So­cial Me­dia Tips for Fi­nance Pro­fes­sion­als — And Ev­ery­one Else by Joanna Bel­bey

Rotman Management Magazine - - FROM THE EDITOR - Joanna Bel­bey is a con­trib­u­tor to Forbes. This ad­vice was ini­tially pub­lished on her blog. You can fol­low her on Twit­ter @Bel­bey

Ac­cord­ing to a re­cent sur­vey, 85 per cent of fi­nan­cial ad­vi­sors in the U.S. are us­ing so­cial me­dia for busi­ness. As a di­rect re­sult of so­cial me­dia use, these ‘so­cial ad­vi­sors’ gained new clients re­sult­ing in nearly $5 mil­lion in av­er­age as­set gain. For these ad­vi­sors, so­cial me­dia is no longer an op­tion, but a proven tool that is be­ing used to gain new busi­ness and to build closer re­la­tion­ships with clients.

Are you ready to step off the side­lines and be­come a ‘so­cial ad­vi­sor’ to build your busi­ness? Fol­low­ing are 10 tips to help you use so­cial me­dia ef­fec­tively.

1. Un­der­stand your com­pany’s so­cial me­dia pol­icy. Make sure you un­der­stand your cor­po­rate pol­icy. Con­tact your com­pli­ance de­part­ment with ques­tions; speak with col­leagues; and par­tic­i­pate in any train­ing that may be avail­able at your firm or on­line.

2. De­fine your au­di­ence. Many fi­nan­cial ad­vi­sors spe­cial­ize. Do you tar­get high tech founders? Health­care pro­fes­sion­als? Busi­ness own­ers? High net worth multi-gen­er­a­tional fam­i­lies? Se­lect the so­cial me­dia plat­form used most by your clients so you can com­mu­ni­cate in a man­ner in which they are com­fort­able.

3. De­fine your per­sonal brand. This means putting out a con­sis­tent re­flec­tion of who you au­then­ti­cally are. De­fine your spe­cial tal­ents and ar­eas of ex­per­tise that help your clients suc­ceed; and im­por­tantly, re­veal your per­sonal in­ter­ests to show your true self. Whether you are a com­pet­i­tive bi­cy­cle racer or vol­un­teer for a good cause, men­tion that. It’s best to avoid pol­i­tics, re­li­gion or con­tro­ver­sial opin­ions.

4. Se­lect a so­cial me­dia plat­form. Se­lect one plat­form ini­tially, and cre­ate an ac­count to use for busi­ness only. Linkedin is a favourite place to start for many fi­nan­cial ad­vi­sors, but many also use Twit­ter, Face­book, In­sta­gram and even Snapchat. It goes back to iden­ti­fy­ing your clients and prospects and be­ing where they are. Once you be­come fa­mil­iar with one plat­form, you can ex­per­i­ment with oth­ers.

5. Build your net­work. Once your pro­file is set up, reach out to peo­ple you know and in­vite them to con­nect with you. Per­son­ally-writ­ten notes are key — don’t just click on ‘Con­nect’ within ‘Who’s Viewed Your Pro­file’ or use the mo­bile app to make a con­nec­tion. Al­though quick and easy, those in­vi­ta­tions will be sent with a stan­dard

un-in­tic­ing mes­sage. In­stead, care­fully craft in­tro­duc­tions that re­mind peo­ple of how you know them and how you might pro­vide value.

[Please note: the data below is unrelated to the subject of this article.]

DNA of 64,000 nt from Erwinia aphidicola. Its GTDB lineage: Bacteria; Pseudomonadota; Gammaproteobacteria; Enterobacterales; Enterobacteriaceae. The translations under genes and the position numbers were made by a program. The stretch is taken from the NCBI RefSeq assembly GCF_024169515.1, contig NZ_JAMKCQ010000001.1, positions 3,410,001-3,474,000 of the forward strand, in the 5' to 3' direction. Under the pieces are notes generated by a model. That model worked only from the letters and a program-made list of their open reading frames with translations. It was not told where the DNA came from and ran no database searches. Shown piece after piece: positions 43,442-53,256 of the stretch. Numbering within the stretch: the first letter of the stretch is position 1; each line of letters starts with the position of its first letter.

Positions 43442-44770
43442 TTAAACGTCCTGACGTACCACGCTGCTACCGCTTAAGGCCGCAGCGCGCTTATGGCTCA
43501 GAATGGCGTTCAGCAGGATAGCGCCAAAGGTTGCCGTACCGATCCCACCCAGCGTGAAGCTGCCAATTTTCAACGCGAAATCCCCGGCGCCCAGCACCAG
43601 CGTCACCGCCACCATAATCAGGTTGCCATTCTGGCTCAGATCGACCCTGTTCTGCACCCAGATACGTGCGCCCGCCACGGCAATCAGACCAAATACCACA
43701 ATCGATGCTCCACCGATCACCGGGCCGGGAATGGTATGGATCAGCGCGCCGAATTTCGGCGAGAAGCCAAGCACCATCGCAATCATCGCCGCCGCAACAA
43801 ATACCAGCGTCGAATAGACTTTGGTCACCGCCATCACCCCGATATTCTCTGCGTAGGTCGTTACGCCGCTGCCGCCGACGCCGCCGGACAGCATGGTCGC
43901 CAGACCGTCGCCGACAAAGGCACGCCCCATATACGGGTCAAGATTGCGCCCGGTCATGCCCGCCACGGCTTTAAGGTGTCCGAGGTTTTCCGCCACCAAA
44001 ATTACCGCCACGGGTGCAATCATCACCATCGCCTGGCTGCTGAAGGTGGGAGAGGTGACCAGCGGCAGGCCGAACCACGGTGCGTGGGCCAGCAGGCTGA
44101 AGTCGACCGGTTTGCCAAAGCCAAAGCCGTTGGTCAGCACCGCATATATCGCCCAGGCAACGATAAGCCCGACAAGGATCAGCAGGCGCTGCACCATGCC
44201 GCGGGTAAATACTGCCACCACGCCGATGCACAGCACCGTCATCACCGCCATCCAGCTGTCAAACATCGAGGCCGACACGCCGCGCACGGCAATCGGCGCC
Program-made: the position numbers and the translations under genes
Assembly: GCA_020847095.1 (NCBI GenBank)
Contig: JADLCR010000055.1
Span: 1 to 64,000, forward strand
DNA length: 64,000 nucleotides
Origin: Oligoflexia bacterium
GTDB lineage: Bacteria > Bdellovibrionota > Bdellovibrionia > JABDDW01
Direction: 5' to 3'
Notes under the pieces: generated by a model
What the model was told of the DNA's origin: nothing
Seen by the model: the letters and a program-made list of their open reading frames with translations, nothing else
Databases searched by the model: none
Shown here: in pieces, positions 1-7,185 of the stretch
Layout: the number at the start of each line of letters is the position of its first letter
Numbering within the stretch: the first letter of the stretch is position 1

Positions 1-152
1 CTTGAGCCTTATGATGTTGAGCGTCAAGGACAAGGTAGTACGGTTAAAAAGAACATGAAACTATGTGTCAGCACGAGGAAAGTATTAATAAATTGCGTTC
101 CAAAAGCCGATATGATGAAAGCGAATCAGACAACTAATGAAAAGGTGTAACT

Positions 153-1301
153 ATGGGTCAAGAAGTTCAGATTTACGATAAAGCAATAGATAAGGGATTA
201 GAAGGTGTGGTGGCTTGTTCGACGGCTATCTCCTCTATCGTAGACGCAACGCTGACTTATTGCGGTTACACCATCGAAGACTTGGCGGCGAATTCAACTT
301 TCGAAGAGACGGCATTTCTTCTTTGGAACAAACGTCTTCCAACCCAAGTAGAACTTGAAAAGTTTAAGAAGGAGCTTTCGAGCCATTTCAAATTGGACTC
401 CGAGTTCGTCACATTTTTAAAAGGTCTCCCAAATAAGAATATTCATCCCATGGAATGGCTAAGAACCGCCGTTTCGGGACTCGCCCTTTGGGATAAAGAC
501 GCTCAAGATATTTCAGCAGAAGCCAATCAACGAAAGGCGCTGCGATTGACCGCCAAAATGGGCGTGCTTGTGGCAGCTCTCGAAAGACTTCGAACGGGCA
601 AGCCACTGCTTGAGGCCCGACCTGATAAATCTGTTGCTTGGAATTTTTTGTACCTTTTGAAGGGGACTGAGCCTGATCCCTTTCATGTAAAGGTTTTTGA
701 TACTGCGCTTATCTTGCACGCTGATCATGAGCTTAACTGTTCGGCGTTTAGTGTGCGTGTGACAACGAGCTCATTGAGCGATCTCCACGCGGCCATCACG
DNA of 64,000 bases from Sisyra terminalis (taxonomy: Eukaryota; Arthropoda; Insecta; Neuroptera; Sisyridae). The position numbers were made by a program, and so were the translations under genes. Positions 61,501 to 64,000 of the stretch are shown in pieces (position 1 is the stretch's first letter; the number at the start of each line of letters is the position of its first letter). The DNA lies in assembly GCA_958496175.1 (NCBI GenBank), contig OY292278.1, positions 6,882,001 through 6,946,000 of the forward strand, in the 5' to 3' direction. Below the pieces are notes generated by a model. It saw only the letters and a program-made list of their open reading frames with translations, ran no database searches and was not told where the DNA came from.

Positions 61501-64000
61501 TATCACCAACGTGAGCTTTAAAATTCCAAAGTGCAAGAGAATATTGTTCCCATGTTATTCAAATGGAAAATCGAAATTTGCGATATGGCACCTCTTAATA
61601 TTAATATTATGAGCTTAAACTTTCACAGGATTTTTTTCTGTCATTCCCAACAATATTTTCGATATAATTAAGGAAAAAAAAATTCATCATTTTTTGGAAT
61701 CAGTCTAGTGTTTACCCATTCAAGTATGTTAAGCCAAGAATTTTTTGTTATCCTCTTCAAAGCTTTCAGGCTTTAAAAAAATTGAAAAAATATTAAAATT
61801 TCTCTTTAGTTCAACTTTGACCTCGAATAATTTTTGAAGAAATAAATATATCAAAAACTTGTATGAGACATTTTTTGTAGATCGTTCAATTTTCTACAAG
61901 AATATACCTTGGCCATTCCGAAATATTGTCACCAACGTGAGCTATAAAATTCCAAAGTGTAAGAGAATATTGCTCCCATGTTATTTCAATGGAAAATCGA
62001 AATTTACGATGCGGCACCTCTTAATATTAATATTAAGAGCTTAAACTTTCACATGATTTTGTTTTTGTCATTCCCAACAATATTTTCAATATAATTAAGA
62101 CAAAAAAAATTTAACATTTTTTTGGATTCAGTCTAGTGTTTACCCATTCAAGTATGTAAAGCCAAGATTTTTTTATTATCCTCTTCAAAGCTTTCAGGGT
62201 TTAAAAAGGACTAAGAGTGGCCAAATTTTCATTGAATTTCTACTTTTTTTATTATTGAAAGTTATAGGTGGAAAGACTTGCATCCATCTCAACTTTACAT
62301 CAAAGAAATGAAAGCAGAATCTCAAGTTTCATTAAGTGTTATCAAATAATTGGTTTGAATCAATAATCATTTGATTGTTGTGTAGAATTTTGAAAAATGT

6. Lis­ten and learn. Be­fore you take any ac­tions on so­cial me­dia, spend some qual­ity time notic­ing what oth­ers are do­ing. Pay at­ten­tion to what you like and don’t like. Look at your com­peti­tors’, col­leagues’ and friends’ posts. If you see a per­sonal con­nec­tion with a ‘life event’ such as a move, a pro­mo­tion or per­haps re­tire­ment, con­sider reach­ing out by phone to of­fer a gen­uine con­grat­u­la­tions and to catch up. There are many sto­ries of fi­nan­cial ad­vis­ers us­ing a com­bi­na­tion of so­cial me­dia and the phone to gain new clients.

7. En­gage. Once you feel com­fort­able, be­gin to join the con­ver­sa­tion and start pro­vid­ing value. So­cial me­dia is a two way street: Be gen­er­ous with in­for­ma­tion and be help­ful. De­pend­ing on your firm’s pol­icy, you may elect to add a com­ment, ‘like’ or ‘share’ your con­nec­tions’ con­tent. Some firms al­low this, oth­ers don’t.

8. Share use­ful con­tent. Many fi­nan­cial ser­vices firms have li­braries of ar­ti­cles that have al­ready been pre-ap­proved by com­pli­ance that you may share on so­cial me­dia. Share the con­tent that matches your per­sonal brand, demon­strates your spe­cific ex­per­tise and is of in­ter­est to your clients/fol­low­ers. Be con­sis­tent.

9. Show your per­sonal side: Re­mem­ber the 80/20 rule. Con­sider post­ing 80 per cent busi­ness con­tent and 20 per cent per­sonal con­tent that re­flects your brand. Re­mem­ber, we do busi­ness with peo­ple we like and who share our pas­sions.

10. No pitch­ing. Fi­nally, no ac­tive sell­ing. No one likes be­ing pitched on so­cial me­dia and it may vi­o­late in­dus­try rules. In­stead, when a string be­comes more busi­ness ori­ented, move the con­ver­sa­tion towards your tra­di­tional chan­nels of one-on-one com­mu­ni­ca­tions, such as email or phone.

Newspapers in English

Newspapers from Canada

© PressReader. All rights reserved.